The same principle of denying yourself, taking up your cross, and following Jesus applies to this form of fasting. Set aside a full day to spend in solitude, and do not permit yourself to speak. For one full day, tell your tongue that it is not in charge: tongue submits to spirit, and spirit submits to God. A day of fasting from words invites God to realign your tongue so that it learns it is the tail, not the head. After engaging in this spiritual discipline, you will find it easier to control your tongue because your spirit is directing the tongue, not the other way around.

Fasting can apply to other areas of your life as well, such as fasting from secular television programming or music. The idea is to temporarily deny yourself something that indulges your body/sinful nature so you can, instead, honor God. You can apply different forms of fasting to any area of your life in which you wrestle with self-control. Perhaps this is what Paul was talking about regarding married couples depriving one another of their bodies for a time by mutual consent. Note that this denying of oneself is not done in a vacuum – the behavior is replaced by prayer.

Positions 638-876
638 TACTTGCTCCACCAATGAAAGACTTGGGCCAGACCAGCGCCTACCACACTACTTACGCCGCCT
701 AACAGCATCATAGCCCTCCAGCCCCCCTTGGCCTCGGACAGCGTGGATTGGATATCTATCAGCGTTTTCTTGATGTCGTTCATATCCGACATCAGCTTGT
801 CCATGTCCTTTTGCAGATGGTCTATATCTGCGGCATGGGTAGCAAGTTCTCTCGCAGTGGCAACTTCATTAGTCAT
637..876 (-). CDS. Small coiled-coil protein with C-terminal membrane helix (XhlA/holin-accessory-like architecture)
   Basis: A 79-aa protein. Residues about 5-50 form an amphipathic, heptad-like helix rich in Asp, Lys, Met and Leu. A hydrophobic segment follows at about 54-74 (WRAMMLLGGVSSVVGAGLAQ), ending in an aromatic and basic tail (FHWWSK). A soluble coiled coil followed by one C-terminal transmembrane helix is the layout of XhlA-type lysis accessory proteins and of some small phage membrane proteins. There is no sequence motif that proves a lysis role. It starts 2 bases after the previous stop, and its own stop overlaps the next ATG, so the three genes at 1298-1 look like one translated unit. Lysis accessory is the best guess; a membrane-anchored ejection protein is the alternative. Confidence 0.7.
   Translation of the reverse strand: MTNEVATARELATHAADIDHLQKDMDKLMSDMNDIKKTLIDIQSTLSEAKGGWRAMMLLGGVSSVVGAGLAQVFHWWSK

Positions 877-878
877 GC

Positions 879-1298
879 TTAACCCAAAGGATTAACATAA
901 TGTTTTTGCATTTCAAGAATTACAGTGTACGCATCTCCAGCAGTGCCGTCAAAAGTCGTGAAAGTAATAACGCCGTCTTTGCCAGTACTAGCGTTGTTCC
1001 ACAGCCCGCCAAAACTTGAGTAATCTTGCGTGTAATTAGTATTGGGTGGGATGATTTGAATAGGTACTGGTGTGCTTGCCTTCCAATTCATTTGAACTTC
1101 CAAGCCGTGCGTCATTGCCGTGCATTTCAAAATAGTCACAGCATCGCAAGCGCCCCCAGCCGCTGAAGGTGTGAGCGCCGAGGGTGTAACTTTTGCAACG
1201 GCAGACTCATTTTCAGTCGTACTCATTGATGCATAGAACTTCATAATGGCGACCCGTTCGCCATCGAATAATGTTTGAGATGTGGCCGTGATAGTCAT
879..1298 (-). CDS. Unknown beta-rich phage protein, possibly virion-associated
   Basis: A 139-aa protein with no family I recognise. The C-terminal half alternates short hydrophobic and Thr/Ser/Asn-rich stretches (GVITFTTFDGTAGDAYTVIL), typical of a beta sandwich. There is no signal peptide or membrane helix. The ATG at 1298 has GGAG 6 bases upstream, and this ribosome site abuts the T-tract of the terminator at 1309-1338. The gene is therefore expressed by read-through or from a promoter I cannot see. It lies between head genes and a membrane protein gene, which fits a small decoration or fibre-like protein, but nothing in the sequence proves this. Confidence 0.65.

To be continued…

[Graphic: Cartoon of Grace saying, “Shhhhh.” Courtesy Bitmoji.]

 

My Personal Experience with Fasting

garbage_canContinued from here.

God has led me to fast a handful of times over the years, always when I was struggling with the misalignment of my body/flesh/sinful nature trying to be in charge. Most recently, this became an issue for me after being sick for 26 days in December 2017, when my cold transitioned over to an antibacterial-resistant sinus infection that took two rounds of antibiotics and a round of Prednisone to clear up. I engaged in as many spiritual disciplines as I could, but between the physical illness and the holidays, I attended church less, I served less, and I engaged less in meaningful praise and worship time.

I’m not beating myself up over any of this – it was simply my reality. When I am physically ill, some of the spiritual disciplines will be much more difficult for me to engage in, and some simply have to be put on hold, such as not attending church services when I am contagious. Regardless of how or why I got there, the end result was that I was much more “full of myself” after recovering from the illness. I found it much more difficult to be humble, and this was affecting my interpersonal relationships. I have found over the years that the more humble I am, the easier it is to be in personal relationships with prideful people. Conversely, when I am filled with pride myself, those same relationships can feel intolerable because both parties are filled with pride, leaving little room for God. I knew what the problem was, but lots of prayer and the best of intentions was not beating back my sinful nature. I was disappointed in myself for the lost ground, and feeling sorry for myself only fed my sinful nature. Thus, God called me to fast and accomplished in one day what I had been unable to do after weeks of prayer and good intentions.